Father Geek: Tablet, Laptop or Desktop for a Child?
My kids are old enough to have had access to computers for several years now. I have learned the hard way what is the best device for each age range. From broken keyboards to Angry Birds, this is just one father’s recommendations about which digital device to provide a child.
My children have been exposed to computers from a very young age. I taught my little man his alphabet while creating an iPhone application. My daughter had an old CRT that look up half her desk for several years. Now that I reflect back on how my children used and abused their computers, I feel that my experiences might help future parents not make my mistakes.
First, let me start off with some negatives.
Laptops are not easily repairable. My six-year-old daughter was very comfortable showing my two-year-old son how to use her laptop. However, as soon as she stepped away for a second, he pried several of the keys off. While I was searching for ways to repair the device, they shattered the laptop shell trying to push the screen too far back. Epoxy kept it on life support, but it was finally executed with a glass of spilled milk.
Desktops can be loud and slow to boot. When my daughter was five, she had a desktop with a CRT on her desk. It was not internet-enabled but had several educational games on it. If we left it on, she would wiggle the mouse to wake it, and proceed to play for a while. However, the fan was loud and random enough that it was difficult for her to sleep with it going. Plus, we did not like the idea she could just pound away on her computer during nap time. If we turned it off, by the time it powered up, she was already bored and onto something else.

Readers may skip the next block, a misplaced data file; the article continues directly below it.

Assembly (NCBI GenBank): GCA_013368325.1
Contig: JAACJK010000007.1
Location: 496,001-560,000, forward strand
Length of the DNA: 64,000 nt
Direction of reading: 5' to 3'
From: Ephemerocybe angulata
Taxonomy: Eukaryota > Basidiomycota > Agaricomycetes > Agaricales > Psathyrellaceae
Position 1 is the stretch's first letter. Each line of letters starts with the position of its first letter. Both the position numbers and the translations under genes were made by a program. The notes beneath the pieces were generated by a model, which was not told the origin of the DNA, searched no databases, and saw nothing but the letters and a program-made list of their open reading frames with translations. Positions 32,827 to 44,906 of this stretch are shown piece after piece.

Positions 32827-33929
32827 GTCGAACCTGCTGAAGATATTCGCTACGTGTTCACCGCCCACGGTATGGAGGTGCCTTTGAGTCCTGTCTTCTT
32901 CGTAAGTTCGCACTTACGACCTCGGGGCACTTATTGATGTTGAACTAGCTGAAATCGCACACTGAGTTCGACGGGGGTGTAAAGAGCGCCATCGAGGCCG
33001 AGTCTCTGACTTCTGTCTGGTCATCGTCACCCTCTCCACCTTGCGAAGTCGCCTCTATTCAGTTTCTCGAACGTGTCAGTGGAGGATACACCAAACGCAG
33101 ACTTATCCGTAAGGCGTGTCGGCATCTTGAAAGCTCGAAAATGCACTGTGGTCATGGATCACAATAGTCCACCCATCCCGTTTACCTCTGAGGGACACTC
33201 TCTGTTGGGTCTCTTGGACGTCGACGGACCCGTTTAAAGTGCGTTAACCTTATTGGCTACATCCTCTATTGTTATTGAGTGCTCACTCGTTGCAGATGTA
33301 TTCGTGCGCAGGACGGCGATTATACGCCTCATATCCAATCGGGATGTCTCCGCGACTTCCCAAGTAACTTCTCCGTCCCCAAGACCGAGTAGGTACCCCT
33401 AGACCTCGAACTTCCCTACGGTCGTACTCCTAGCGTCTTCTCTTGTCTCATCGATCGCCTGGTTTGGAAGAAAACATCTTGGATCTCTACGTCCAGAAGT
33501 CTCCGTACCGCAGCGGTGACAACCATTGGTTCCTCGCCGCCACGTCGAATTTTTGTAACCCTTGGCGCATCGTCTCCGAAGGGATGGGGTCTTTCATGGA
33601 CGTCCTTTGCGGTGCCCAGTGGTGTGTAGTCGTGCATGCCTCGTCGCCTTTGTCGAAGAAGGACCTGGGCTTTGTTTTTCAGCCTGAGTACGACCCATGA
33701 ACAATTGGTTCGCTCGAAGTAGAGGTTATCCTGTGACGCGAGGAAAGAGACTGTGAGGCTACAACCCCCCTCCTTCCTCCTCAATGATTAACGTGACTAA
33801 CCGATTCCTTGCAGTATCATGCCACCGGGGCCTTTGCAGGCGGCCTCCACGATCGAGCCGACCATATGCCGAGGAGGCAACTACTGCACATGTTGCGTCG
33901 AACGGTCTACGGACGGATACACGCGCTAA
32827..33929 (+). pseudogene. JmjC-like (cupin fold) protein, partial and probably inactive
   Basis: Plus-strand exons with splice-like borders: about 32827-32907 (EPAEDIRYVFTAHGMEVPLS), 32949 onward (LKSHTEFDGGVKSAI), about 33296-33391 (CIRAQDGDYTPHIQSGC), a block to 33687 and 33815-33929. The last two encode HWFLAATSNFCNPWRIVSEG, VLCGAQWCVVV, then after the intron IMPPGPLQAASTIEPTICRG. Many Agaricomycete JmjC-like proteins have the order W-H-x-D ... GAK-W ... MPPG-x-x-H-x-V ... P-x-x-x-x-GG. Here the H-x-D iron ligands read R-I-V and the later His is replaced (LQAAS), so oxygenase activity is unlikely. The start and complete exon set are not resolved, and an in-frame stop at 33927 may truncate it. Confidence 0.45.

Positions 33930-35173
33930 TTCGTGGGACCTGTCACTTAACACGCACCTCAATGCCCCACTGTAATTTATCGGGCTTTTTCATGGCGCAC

Tablets are not computers and do not teach current computer skills. Several kids I know received tablets instead of computers over the summer. The parents are now complaining that their kids are borrowing their computers to work on Powerpoint presentations and Word documents. In most school curriculums now, computer skills are being emphasized. It is not uncommon for a child to be required to bring a USB drive to class. A tablet is not yet a computer replacement.
Here are some more positive experiences:
Tablets and desktops are very damage resistant. My son just recently left my iPad outside all night. A little sleet, a little hail, and a hard freeze were all taken without any long lasting effects. We’ve had my tablet at swim meets and soccer games without any issues. My daughter’s desktop keyboard received various damage on several occasions. When I could not repair it, a keyboard replacement is certainly cheap and easy enough. Almost anything should be replaceable on a desktop. It may break, but it should be easy to repair.
Laptops and tablets allow closer supervision. I allow my children on the internet, but I often want to actually see what they are doing. I can ask them to work on it wherever I am. If I am cooking dinner, they can work at the kitchen table. If I am watching a ball game, they can work on it in the living room. If their friends are coming over, I can put it up in the closet. 🙂
Tablets are incredibly easy to use. Extremely young kids can figure out how to use a tablet computer. In fact, many tablet apps focus on kids learning numbers, letters, and shapes.
So based on my experiences, my recommendations are the following:
Tablets: A tablet is a wonderful device for a family. A child far below reading level can enjoy it and learn from it. Likewise, it will double as a video player for those long trips in cars and planes. Once your child is old enough to understand that things are breakable, your family deserves a tablet. I believe children as young as two can learn from playing with tablets.
Laptops: Once a child can be responsible with their possessions, they are old enough for a laptop. I love laptops but they are breakable and require a fair bit of carefulness. For example, my son is five and I probably step on his Nintendo DS in the floor about once a month. I let him use some of our laptops in the house, but only under very close supervision. My daughter is older and we have trusted her with laptops in her room since she was six.
Desktops: In my opinion, a desktop is a wonderful option for families with multiple kids or with children that have a destructive side. Some kids just break stuff. My son loved to rip the heads off action figures and pull tires off of Matchbox cars. A centrally located desktop allows the development of essential computer skills while also allowing for easy repair and upgrades.
View more articles by David Kirk
Follow the reactions below and share your own thoughts.